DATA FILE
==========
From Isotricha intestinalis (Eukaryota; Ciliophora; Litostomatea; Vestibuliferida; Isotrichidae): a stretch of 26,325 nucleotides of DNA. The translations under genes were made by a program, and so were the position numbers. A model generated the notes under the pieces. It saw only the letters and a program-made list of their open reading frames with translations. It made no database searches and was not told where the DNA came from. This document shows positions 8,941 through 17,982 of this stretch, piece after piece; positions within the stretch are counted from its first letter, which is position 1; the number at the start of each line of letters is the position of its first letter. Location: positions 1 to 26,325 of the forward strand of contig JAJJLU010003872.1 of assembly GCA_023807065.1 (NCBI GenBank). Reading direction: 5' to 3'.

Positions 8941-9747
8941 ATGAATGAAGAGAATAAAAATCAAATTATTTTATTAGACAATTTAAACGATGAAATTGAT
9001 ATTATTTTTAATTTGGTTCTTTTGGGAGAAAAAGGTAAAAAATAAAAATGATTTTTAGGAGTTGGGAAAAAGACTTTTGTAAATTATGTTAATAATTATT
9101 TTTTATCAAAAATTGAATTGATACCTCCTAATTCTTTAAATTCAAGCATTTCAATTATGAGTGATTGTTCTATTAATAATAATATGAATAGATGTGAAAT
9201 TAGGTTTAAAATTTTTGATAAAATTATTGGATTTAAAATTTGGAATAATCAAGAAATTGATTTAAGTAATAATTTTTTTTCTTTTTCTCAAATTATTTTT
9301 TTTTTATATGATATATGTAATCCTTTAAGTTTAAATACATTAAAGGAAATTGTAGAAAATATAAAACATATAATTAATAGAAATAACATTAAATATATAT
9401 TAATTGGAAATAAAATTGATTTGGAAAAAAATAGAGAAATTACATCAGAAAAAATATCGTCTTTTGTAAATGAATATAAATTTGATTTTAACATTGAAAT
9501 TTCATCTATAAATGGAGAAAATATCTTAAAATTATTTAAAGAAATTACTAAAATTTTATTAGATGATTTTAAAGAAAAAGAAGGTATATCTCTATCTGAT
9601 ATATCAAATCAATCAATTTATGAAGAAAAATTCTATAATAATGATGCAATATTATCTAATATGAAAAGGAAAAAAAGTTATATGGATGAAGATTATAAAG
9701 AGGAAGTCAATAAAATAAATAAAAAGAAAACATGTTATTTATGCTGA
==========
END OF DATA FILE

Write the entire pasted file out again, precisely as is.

From Isotricha intestinalis (Eukaryota; Ciliophora; Litostomatea; Vestibuliferida; Isotrichidae): a stretch of 26,325 nucleotides of DNA. The translations under genes were made by a program, and so were the position numbers. A model generated the notes under the pieces. It saw only the letters and a program-made list of their open reading frames with translations. It made no database searches and was not told where the DNA came from. This document shows positions 8,941 through 17,982 of this stretch, piece after piece; positions within the stretch are counted from its first letter, which is position 1; the number at the start of each line of letters is the position of its first letter. Location: positions 1 to 26,325 of the forward strand of contig JAJJLU010003872.1 of assembly GCA_023807065.1 (NCBI GenBank). Reading direction: 5' to 3'.

Positions 8941-9747
8941 ATGAATGAAGAGAATAAAAATCAAATTATTTTATTAGACAATTTAAACGATGAAATTGAT
9001 ATTATTTTTAATTTGGTTCTTTTGGGAGAAAAAGGTAAAAAATAAAAATGATTTTTAGGAGTTGGGAAAAAGACTTTTGTAAATTATGTTAATAATTATT
9101 TTTTATCAAAAATTGAATTGATACCTCCTAATTCTTTAAATTCAAGCATTTCAATTATGAGTGATTGTTCTATTAATAATAATATGAATAGATGTGAAAT
9201 TAGGTTTAAAATTTTTGATAAAATTATTGGATTTAAAATTTGGAATAATCAAGAAATTGATTTAAGTAATAATTTTTTTTCTTTTTCTCAAATTATTTTT
9301 TTTTTATATGATATATGTAATCCTTTAAGTTTAAATACATTAAAGGAAATTGTAGAAAATATAAAACATATAATTAATAGAAATAACATTAAATATATAT
9401 TAATTGGAAATAAAATTGATTTGGAAAAAAATAGAGAAATTACATCAGAAAAAATATCGTCTTTTGTAAATGAATATAAATTTGATTTTAACATTGAAAT
9501 TTCATCTATAAATGGAGAAAATATCTTAAAATTATTTAAAGAAATTACTAAAATTTTATTAGATGATTTTAAAGAAAAAGAAGGTATATCTCTATCTGAT
9601 ATATCAAATCAATCAATTTATGAAGAAAAATTCTATAATAATGATGCAATATTATCTAATATGAAAAGGAAAAAAAGTTATATGGATGAAGATTATAAAG
9701 AGGAAGTCAATAAAATAAATAAAAAGAAAACATGTTATTTATGCTGA